Are your needs authentic or imposed?
13th January, 20150 Comments
There are times when we strongly feel like doing something and we don't even need to think about it. In contrast, there are times when we think we should do something, but we don't really want to do it.
Why does this happen? Although the answer is quite simple, we are not always aware of it.
When we strongly feel like doing something, it is likely that this stems from something we really want. When we think we should do something but we don't really want to do it, it is probably because it was imposed on us from outside.
In other words, these two situations are the reflection of two different kinds of needs: authentic needs and imposed needs. What are these?
Imposed needs are "priorities" that are imposed from an external source. They are often formulated as musts or shoulds: "I must do this", "I should do that". Although imposed needs are superficial and come from the outside, they can influence us very strong because we often perceive them as mandatory.
Imposed needs can be suggested or imposed by society, family, moral rules, school, work environment, and so on.
Imposed needs affect our happiness and satisfaction in a variety of way. They can also steal a great degree of physical and mental energy that we can dedicate to more productive areas of our lives.
Authentic needs are what we really want. These needs are not imposed from the outside, but stem directly from the inside. Authentic needs can be in contraddiction with imposed needs. Sometimes we are not even aware of our driving needs, particularly if we tend to act in a self-deceptive way. It is obvious how such a situation can be problematic for our emotional wellbeing. The cost can be very high if we don't find a good strategy to deal with it.
Let's consider an example. Kate is about to approach her 32nd birthday. She has a job she likes, a house she loves and caring friends. She likes her life. However, she is experiencing low mood, lack of motivation and energy, and sporadic anxiety.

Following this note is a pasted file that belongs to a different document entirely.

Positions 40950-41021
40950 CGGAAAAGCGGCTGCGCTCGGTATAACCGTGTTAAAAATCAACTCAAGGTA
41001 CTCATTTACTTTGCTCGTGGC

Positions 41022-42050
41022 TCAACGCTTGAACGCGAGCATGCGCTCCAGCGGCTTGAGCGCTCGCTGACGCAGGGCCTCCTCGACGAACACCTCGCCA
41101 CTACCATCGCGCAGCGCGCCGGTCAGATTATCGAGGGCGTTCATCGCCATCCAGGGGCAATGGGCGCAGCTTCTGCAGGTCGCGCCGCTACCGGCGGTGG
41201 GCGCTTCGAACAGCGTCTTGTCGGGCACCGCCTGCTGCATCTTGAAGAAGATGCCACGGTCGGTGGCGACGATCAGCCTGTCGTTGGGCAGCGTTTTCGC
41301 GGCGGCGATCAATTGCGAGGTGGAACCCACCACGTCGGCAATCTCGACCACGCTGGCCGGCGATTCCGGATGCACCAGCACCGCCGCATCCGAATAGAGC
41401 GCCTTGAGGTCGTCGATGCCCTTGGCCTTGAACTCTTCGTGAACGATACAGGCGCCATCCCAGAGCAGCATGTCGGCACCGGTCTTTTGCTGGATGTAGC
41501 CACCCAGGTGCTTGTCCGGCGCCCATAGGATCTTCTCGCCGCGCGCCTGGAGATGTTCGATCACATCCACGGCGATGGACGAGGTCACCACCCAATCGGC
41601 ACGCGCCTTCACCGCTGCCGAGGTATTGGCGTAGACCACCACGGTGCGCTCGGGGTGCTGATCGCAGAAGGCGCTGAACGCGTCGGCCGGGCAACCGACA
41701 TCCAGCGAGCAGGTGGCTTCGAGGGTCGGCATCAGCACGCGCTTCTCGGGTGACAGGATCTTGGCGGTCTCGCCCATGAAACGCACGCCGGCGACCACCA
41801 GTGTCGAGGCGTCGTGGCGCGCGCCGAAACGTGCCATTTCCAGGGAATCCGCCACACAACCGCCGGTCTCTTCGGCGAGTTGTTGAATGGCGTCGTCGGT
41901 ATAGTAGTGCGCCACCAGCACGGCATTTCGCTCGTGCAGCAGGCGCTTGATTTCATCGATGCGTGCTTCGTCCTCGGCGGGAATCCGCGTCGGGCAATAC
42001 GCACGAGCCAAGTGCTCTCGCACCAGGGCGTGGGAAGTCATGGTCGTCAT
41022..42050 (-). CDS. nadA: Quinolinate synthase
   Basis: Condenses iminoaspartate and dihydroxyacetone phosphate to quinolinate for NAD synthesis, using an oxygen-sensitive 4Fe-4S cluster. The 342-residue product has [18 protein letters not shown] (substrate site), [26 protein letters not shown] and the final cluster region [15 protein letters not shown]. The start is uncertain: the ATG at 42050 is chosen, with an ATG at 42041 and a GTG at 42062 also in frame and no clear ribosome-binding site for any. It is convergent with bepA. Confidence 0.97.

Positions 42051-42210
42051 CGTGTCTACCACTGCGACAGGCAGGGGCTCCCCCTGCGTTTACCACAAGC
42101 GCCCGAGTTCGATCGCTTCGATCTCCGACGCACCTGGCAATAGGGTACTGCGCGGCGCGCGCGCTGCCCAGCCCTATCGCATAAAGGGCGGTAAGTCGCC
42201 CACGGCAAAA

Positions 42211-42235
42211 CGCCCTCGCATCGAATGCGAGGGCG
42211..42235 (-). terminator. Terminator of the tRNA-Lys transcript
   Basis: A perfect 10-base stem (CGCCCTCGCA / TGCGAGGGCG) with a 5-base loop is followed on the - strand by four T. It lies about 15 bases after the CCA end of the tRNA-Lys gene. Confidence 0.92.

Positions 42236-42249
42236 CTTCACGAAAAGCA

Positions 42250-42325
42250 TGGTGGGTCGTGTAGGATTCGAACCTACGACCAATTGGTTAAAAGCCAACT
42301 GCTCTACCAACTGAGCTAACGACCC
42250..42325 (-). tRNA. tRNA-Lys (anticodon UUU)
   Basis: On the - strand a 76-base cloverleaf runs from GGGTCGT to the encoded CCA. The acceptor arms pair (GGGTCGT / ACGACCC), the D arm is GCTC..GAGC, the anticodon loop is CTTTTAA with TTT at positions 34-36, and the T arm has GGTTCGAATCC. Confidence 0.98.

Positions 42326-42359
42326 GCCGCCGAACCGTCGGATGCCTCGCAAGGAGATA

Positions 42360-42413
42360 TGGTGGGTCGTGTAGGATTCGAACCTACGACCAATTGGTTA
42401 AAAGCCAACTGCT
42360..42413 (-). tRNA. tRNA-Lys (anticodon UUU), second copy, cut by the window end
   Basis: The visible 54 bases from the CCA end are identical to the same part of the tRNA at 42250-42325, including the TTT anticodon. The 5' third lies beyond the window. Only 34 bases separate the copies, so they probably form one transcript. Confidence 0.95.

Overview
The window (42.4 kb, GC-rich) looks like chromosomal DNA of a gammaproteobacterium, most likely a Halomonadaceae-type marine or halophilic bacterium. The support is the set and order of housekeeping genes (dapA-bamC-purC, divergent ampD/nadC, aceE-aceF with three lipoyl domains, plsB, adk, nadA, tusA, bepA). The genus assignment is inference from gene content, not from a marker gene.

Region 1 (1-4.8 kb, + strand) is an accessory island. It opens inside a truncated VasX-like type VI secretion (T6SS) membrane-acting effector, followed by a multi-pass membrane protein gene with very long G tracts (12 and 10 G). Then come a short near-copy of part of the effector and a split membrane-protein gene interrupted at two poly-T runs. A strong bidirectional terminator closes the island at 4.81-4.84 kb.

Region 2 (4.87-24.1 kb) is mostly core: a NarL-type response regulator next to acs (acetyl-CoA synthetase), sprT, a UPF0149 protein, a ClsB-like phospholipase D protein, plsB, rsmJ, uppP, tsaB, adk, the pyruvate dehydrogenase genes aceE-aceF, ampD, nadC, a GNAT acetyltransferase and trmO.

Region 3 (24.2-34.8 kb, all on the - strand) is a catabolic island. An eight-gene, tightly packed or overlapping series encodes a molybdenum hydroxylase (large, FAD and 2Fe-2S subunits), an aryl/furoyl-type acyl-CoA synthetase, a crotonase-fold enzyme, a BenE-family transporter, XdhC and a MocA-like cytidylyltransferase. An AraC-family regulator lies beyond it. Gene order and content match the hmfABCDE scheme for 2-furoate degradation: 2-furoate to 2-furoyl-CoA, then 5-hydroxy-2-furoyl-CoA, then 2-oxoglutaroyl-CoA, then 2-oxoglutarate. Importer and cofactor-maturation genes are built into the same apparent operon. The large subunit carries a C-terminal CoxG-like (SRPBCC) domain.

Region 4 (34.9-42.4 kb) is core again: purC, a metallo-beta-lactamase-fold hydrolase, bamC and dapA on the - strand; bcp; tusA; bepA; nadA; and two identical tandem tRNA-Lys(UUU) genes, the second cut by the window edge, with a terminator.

Kate tries to understand what's going on and discovers that she feels like she should be married at that point and must have a child by her 35th birthday.
Although this realisation is enlightening, Kate has a gut feeling that it's not the end of the story. In fact, she asks herself: do I really want to be married now? Do I really HAVE to? Is it the end of the world if I have a child a little later?
What Kate is experiencing is a conflict between imposed needs and her authentic needs. Although her family and society told her that she should be married at 30 and a mother by 35, does she really want to live that life? Would that be her life or someone else's life? In fact, what she really wants is to focus on her professional life a few years more, before starting a family.
In order to solve her inner conflict, Kate needs to figure out what's happening and how to pursue her needs effectively.
If you want to gain a higher level of satisfaction and happiness, it is crucial to identify imposed needs that don't resonate with yourself and pursue your authentic needs instead.
Counselling can be a great tool to distinguish between authentic needs and imposed ones, while life coaching helps you give priority to your authentic needs and improve your ability to deal with imposed needs.
About the author
Giorgio is a qualified and experienced life coach and philosophical counsellor based in London. He has been practising CBT, mindfulness and other evidence-based methods of coaching and counselling with excellent results. Giorgio is a member of the Association for Coaching and a member of the National Counselling Society.
Life Coach Directory is not responsible for the articles published by members. The views expressed are those of the member who wrote the article.
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